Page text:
I’m regular old towns people in my social circle on Facebook, spending time with friends in my gated little community. Within the media circle of Flickr, I’m a Crown Prince in a modestly sized province. But in Miami’s Social Media circle, I’m the troll that lives under the bridge on the abandoned back road just outside of the village. The townsfolk warn their children of the creature who lurks there.

Given that, I naturally attended Social Media Day Miami 2012. While it may seem odd, my reasoning was sound: I went because, 1) free alcohol and 2) I don’t drink much. What better way to fulfill my role than to walk into the village, drink booze I’d never buy myself, and schmooze with not a soul?

Social Media Day started like any other. I woke up, brewed coffee, logged into Flickr, lit a cigarette. Blissfully unaware of the real world beyond drawn curtains, outside my cave. Checked Facebook. Then the newsfeeds for wit, spotlights on social/viral trends, currents of thought and news. Then celebrity news. Checked South Florida Daily Blog and began working on erotica.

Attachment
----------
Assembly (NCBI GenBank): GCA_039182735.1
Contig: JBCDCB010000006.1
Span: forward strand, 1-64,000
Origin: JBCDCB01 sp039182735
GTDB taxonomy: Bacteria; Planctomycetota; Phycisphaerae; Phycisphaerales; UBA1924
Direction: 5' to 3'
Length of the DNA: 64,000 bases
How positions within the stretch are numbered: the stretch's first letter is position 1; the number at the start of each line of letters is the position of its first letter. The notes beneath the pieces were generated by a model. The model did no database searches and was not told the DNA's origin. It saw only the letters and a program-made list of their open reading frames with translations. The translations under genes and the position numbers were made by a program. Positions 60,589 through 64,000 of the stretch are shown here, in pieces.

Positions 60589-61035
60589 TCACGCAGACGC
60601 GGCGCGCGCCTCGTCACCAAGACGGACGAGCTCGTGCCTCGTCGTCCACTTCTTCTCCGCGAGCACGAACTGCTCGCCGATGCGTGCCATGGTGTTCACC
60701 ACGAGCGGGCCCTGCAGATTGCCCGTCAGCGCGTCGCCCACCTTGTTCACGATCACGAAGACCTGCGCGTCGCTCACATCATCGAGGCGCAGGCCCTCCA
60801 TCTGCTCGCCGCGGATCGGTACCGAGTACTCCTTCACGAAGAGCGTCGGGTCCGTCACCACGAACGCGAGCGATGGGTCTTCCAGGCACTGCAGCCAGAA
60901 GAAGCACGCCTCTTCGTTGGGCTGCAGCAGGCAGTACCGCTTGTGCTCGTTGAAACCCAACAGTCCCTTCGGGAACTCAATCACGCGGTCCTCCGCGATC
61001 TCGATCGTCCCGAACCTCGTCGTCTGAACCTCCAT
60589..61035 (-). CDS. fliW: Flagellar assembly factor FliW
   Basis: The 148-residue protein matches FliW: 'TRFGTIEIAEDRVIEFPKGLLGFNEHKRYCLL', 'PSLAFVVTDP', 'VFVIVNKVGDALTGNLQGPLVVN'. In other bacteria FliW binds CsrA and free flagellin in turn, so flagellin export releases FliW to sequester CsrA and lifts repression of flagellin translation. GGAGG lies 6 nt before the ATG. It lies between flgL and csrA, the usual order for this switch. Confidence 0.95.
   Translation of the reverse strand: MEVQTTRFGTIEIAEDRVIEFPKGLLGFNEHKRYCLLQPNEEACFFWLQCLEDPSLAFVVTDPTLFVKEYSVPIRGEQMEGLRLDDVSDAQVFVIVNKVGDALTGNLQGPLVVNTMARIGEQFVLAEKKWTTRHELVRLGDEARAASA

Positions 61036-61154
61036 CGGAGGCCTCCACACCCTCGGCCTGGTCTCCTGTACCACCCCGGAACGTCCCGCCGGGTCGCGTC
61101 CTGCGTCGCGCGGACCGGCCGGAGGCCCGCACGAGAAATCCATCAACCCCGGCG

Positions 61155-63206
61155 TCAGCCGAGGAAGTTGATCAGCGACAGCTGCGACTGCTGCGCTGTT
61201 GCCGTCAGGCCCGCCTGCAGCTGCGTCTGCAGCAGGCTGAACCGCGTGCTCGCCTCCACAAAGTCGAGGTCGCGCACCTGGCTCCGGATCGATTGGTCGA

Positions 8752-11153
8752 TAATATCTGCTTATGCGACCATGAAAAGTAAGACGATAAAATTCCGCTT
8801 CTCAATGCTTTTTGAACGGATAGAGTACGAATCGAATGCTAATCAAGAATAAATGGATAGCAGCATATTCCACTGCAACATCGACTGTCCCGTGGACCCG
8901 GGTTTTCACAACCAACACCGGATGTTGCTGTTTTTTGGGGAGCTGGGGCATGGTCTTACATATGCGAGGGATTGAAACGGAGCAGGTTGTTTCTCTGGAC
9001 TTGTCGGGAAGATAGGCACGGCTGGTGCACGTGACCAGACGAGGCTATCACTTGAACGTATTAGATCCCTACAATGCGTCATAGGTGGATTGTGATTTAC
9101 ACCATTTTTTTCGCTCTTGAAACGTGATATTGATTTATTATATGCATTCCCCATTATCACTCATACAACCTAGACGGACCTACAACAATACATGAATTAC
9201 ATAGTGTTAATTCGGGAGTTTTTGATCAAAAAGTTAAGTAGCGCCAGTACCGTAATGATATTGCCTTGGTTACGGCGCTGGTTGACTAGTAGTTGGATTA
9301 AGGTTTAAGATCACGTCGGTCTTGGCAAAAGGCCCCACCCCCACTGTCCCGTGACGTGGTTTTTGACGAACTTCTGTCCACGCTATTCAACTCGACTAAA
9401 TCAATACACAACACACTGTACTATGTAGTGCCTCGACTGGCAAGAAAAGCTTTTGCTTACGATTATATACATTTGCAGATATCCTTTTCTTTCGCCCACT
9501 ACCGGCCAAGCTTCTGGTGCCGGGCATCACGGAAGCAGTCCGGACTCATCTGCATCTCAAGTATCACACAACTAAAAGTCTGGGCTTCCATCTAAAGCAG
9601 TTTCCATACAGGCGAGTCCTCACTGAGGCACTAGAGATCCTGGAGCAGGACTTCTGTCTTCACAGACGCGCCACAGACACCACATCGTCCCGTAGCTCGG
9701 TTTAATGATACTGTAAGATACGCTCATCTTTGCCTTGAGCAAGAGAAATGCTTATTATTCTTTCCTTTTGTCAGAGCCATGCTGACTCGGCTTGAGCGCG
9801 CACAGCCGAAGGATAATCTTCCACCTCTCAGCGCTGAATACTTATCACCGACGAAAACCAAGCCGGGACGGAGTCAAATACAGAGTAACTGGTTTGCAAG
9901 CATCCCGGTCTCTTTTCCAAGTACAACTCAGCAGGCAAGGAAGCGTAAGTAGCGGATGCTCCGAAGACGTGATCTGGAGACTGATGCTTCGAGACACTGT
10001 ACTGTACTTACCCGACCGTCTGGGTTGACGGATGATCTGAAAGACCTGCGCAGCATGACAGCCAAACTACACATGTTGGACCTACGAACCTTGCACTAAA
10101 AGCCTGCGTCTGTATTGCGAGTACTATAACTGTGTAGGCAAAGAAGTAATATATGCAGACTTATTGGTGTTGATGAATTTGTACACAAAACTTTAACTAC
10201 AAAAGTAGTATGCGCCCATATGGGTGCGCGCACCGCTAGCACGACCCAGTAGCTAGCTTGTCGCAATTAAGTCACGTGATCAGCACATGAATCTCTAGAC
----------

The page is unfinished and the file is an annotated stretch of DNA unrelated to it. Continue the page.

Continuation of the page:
I drank more coffee, smoked more cigarettes, processed photos and published them.

“Good work, Scott,” I tell myself as the morning comes to a close.
“You’re ahead of schedule.”

Time to change course. I begin to get ready for my day job. I leave my primary networks open and take my shower. I shave, find matching socks, and check the networks once more before I leave to put on a whole different set of faces. One last inner frown, knowing that the crappy internet connection on my phone for the next handful of hours will leave me disconnected, for the most part.

The Shift

When I arrive at work, I’m asked why I’m there. Apparently, I had mixed up my days and wasn’t scheduled to work that day. Rather than breathing a sigh of relief (knowing that it meant I could get back to real work), I’m a little bit peeved with myself, realizing I just wasted a perfectly good shower.